Schools can also ensure that every member of staff, not just the designated teacher, has at least a working knowledge of the impact of early experiences on the developing brain, and the neurological differences between a child who is securely attached and one who is not. Robust training for all facilitates understanding of survival behaviours, particularly fight and flight, resulting in responses to survival behaviours focused on increasing safety and physiological comfort, rather than restraining, threatening and/or punishing. Developing reflective practice for all can really help to build empathy. It is vital that educators operate from a stance of curiosity rather than criticism, and that they strive to connect with and understand the child. They should ask questions like: “what is the purpose and function of the behaviour” and “what does the child need from me in this moment, and in the future?”

Schools need to develop a new narrative around behaviour, taking up a developmental lens through which to view each child. The language that is used to describe behaviour often simply labels the behaviour and suggests that adults are powerless to change it, because that is what the child is like – for example, descriptions like “manipulative”, “lazy”, “attention-seeking” or “violent” are often used. These terms need to be reframed so that educators know what the child needs in order to regulate. So, instead of talking about a child as “manipulative”, we could say they are “afraid of not being in control”. “Exhausted” could replace “lazy” and “attachment-needing” could be used instead of “attention-seeking”. Instead of characterising a child as “violent we could say they are “lonely and fearful”.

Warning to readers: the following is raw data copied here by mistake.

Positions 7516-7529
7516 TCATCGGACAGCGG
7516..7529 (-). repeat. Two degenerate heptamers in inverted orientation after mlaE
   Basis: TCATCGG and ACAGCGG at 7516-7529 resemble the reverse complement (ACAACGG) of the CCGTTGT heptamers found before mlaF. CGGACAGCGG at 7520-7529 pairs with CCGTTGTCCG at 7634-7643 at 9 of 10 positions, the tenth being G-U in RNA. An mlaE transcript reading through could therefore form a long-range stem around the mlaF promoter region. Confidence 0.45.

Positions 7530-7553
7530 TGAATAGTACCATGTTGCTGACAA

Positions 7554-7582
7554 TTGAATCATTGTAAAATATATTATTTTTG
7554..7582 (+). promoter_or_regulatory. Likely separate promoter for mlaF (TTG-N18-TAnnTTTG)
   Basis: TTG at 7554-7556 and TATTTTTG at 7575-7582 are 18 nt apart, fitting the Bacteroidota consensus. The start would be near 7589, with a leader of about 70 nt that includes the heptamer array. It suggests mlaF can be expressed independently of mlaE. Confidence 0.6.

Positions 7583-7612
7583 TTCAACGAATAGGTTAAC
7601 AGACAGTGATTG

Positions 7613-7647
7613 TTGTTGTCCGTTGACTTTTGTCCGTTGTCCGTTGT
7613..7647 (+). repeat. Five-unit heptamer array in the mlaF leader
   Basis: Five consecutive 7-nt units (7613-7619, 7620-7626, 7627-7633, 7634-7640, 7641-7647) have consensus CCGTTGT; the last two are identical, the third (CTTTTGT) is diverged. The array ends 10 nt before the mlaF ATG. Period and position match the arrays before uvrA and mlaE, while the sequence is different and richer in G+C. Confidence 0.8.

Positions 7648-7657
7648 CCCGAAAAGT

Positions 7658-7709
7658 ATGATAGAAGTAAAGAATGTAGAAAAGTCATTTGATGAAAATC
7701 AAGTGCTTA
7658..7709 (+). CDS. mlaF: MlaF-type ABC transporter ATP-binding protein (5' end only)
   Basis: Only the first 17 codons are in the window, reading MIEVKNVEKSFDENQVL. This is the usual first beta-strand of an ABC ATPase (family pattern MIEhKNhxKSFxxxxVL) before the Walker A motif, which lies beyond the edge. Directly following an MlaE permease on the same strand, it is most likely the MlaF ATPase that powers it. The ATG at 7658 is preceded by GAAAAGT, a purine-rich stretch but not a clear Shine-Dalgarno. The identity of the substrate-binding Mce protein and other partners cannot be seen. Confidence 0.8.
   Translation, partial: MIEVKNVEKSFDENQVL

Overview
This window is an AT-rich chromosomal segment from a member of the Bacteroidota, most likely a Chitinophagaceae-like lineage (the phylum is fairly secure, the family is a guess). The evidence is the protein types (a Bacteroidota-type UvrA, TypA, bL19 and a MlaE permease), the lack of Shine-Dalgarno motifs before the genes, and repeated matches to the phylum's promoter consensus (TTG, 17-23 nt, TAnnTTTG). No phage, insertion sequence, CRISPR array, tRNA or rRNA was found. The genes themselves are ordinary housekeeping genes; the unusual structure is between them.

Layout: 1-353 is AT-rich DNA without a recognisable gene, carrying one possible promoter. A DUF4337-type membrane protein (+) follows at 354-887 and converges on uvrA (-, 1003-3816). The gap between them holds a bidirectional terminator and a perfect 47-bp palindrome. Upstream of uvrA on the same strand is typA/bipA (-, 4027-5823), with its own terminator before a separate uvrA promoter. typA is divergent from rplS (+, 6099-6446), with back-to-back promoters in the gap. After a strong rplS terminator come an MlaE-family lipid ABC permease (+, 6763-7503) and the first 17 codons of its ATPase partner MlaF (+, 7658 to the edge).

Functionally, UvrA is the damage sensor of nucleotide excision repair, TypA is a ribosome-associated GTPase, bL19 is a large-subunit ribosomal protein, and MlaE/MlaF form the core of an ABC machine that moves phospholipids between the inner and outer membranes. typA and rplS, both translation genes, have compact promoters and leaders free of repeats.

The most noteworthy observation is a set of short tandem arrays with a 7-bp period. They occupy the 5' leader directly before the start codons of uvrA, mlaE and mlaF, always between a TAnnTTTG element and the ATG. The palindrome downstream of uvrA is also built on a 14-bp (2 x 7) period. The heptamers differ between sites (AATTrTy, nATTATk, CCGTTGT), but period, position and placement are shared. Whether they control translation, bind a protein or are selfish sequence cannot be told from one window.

The sensory difficulties described above must be addressed in order to help children to be in a state of learning readiness. Being in a state of bodily/sensory discomfort stifles the ability to learn. There are many things and ideas we can use to help reduce anxiety and make the child feel more grounded, including:

  • pressure/wobble cushions for carpet/chair work
  • weighted lap blankets and shoulder weights for periods of listening and focus
  • fiddle objects
  • frequent sensory snacks
  • flexibility around posture and “good sitting”
  • frequent yoga and breathing exercises
  • massage
  • self-regulating sensory boxes